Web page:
One of those famous places whose name rings a bell – though if you’re like me, you’ll not be able to recall quite why. At least until you go there.
Ah yes, the famous international arts festival.
Ah yes, the pont d’Avignon, on which we danced, on which we danced.
Ah yes, the papal palace, where the Vatican decamped for a spell, as previewed by Niall in his wonder quest.
And once you do get there, if you’re me, you discover that the fame doesn’t seem quite so deserved.
The international arts festival is a pile of pretentious rubbish drawing such vast and heaving crowds that what would be a very beautiful city is turned into a living hell.
I’ve regularly ranted about the Edinburgh Festival, and how much I hate Scotland’s capital for the month of August. So really I shouldn’t complain, as I should have known what to expect from Avignon in the midst of its festival.
Next, the famous pont d’Avignon. It’s not a bridge. It’s half a bridge. A pier, to use the technical term. And at four euros per person, it’s somewhat of a pricey dance. If I wanted to visit a famous pier, I’d go somewhere closer to home, like Hastings, Brighton or Wigan.
And the papal palace, which I was told was unimpressive inside, consisting basically of a series of big, empty rooms, did not exceed expectations.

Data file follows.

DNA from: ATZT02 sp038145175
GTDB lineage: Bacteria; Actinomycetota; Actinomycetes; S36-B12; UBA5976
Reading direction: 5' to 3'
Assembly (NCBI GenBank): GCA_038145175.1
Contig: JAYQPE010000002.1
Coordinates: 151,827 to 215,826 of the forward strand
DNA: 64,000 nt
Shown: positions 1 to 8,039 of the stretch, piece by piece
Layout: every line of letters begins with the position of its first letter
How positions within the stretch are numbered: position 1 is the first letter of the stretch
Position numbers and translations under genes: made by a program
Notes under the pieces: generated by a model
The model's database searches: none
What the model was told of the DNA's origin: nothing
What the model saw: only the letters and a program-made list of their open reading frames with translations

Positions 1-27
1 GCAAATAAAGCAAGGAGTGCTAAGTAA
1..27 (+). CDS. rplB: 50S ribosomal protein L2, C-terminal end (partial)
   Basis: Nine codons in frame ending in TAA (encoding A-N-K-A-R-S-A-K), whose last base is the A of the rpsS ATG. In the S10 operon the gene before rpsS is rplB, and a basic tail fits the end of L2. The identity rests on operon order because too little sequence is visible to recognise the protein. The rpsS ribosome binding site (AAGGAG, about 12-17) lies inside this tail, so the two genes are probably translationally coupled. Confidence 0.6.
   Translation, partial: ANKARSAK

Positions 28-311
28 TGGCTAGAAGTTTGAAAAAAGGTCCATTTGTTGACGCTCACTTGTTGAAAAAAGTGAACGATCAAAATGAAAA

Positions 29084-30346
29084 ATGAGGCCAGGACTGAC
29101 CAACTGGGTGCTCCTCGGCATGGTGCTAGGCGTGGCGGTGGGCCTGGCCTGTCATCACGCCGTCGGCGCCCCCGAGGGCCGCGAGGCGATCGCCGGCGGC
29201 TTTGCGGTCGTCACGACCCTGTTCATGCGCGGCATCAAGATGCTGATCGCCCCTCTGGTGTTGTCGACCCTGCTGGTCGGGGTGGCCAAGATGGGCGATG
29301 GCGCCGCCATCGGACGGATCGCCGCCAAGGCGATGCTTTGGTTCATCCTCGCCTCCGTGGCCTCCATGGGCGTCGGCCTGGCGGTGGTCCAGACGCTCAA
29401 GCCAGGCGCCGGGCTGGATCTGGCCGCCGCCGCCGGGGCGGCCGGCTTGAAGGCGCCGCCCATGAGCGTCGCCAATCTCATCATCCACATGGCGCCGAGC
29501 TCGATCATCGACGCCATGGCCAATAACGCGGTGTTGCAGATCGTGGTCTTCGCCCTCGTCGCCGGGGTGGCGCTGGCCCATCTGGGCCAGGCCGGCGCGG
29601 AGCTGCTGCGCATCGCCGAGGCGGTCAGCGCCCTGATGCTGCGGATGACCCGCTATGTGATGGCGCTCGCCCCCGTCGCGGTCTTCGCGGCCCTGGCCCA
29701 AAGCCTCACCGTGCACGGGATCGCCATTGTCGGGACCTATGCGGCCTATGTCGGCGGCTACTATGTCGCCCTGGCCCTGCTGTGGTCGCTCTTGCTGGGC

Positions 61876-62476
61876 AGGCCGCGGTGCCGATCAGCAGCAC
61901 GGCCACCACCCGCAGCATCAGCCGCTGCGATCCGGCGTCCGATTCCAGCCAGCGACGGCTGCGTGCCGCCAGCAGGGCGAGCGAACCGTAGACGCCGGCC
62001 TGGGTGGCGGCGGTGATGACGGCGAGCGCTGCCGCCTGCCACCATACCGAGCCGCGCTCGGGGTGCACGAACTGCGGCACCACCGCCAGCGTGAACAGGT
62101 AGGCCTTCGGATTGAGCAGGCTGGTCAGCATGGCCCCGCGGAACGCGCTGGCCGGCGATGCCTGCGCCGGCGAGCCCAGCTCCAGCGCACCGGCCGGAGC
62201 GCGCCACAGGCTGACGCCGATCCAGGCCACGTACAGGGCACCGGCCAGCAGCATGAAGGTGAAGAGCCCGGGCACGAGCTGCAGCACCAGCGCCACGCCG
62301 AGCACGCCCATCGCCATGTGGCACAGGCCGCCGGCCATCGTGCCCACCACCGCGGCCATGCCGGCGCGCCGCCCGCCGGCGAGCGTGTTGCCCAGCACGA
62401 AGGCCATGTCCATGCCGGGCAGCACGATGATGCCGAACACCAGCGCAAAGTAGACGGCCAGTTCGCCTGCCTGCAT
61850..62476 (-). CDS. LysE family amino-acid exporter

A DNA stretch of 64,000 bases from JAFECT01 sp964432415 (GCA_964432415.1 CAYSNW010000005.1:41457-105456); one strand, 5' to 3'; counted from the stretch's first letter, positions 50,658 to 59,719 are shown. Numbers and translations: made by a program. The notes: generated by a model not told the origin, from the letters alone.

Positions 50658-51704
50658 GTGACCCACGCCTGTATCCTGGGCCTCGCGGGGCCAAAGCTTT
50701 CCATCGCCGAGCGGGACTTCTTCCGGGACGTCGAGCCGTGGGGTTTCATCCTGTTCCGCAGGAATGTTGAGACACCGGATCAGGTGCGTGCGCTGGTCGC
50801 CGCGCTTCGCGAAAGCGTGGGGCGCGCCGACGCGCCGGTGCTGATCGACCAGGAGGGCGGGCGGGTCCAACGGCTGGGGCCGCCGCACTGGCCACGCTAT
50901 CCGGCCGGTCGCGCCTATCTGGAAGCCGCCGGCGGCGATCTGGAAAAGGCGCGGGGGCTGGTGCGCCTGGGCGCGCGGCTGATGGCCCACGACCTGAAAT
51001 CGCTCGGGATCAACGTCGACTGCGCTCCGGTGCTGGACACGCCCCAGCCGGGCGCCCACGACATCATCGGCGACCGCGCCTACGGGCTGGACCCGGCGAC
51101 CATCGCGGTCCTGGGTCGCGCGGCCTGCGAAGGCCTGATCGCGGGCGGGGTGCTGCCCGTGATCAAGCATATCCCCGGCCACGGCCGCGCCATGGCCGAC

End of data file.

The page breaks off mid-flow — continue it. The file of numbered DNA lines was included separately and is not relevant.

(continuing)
It was certainly formidable and dominating from the outside, but it was not a gamble I felt was worth the 13 euro entry price; a decision validated by the reports of those who did go in.
Maybe it was the heat, maybe it was because we arrived late on in the day when we were already tired from a day on the road, and maybe it was the poor timing as we collided with the festival. But apart from the impressive frontage of the papal palace, I’m not convinced I saw enough to persuade me that a repeat visit to Avignon would be worth it.
Except for one thing. Avignon’s TGV railway station (right) is a stunning piece of modern architecture, and I could have spent hours there taking in its cool, bright atmosphere and sleek design. I’d go back just to see it again.
On a high-speed train, naturally.